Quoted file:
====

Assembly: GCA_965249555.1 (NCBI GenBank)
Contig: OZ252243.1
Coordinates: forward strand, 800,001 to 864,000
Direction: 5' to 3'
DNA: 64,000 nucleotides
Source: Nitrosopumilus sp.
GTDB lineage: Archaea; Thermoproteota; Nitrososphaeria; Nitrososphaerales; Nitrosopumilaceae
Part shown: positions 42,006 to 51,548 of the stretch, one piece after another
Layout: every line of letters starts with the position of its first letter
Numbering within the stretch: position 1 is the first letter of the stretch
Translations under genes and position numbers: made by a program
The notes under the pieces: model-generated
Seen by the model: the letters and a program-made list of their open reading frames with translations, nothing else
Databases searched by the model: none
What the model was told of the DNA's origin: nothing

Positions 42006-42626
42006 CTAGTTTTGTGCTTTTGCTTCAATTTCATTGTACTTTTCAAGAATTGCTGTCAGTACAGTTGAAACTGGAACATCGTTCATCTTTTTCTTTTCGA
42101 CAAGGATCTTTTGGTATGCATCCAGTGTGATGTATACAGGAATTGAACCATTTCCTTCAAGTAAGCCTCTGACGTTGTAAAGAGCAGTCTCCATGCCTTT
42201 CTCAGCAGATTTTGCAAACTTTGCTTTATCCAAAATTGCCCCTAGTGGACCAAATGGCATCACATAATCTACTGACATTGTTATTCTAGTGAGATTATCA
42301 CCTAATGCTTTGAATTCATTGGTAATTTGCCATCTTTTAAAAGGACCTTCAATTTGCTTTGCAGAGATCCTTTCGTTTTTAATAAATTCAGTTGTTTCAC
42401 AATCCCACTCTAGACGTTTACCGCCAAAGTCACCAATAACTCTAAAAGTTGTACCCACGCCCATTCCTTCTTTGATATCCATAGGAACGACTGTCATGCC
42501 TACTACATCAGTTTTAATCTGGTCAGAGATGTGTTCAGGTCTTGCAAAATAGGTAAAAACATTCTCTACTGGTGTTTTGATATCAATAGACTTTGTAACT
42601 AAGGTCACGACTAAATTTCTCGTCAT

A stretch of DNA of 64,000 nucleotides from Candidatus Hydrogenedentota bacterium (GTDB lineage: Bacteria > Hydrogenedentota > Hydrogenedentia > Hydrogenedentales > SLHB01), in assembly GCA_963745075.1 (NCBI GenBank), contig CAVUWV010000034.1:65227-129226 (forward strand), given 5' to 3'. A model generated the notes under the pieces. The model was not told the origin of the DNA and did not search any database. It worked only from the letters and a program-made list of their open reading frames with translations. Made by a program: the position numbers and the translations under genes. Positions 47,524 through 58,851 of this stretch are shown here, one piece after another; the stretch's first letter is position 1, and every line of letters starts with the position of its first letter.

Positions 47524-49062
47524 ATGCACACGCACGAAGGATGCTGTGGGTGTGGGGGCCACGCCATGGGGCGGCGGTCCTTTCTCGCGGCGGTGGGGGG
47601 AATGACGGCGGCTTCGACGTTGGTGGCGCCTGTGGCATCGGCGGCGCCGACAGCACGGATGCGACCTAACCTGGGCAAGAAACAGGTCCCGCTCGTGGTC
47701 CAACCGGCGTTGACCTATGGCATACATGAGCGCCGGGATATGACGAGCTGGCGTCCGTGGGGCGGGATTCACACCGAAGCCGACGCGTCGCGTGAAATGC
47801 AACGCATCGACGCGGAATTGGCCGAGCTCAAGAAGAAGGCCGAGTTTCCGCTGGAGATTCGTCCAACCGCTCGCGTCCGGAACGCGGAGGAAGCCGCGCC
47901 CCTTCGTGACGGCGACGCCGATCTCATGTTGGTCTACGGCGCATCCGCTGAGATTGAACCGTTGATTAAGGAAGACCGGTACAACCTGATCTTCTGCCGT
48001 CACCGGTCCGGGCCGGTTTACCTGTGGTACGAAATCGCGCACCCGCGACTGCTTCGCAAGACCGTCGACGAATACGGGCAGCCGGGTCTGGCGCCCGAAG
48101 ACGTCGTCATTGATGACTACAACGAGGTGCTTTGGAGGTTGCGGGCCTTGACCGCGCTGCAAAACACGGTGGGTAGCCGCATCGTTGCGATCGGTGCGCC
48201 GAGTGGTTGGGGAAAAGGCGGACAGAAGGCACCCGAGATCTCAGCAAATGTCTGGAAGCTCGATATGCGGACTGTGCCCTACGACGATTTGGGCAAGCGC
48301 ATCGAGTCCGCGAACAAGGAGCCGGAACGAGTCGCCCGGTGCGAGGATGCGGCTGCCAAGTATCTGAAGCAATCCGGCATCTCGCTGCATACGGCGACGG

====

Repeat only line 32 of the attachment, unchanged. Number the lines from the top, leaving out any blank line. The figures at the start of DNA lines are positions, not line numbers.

48101 ACGTCGTCATTGATGACTACAACGAGGTGCTTTGGAGGTTGCGGGCCTTGACCGCGCTGCAAAACACGGTGGGTAGCCGCATCGTTGCGATCGGTGCGCC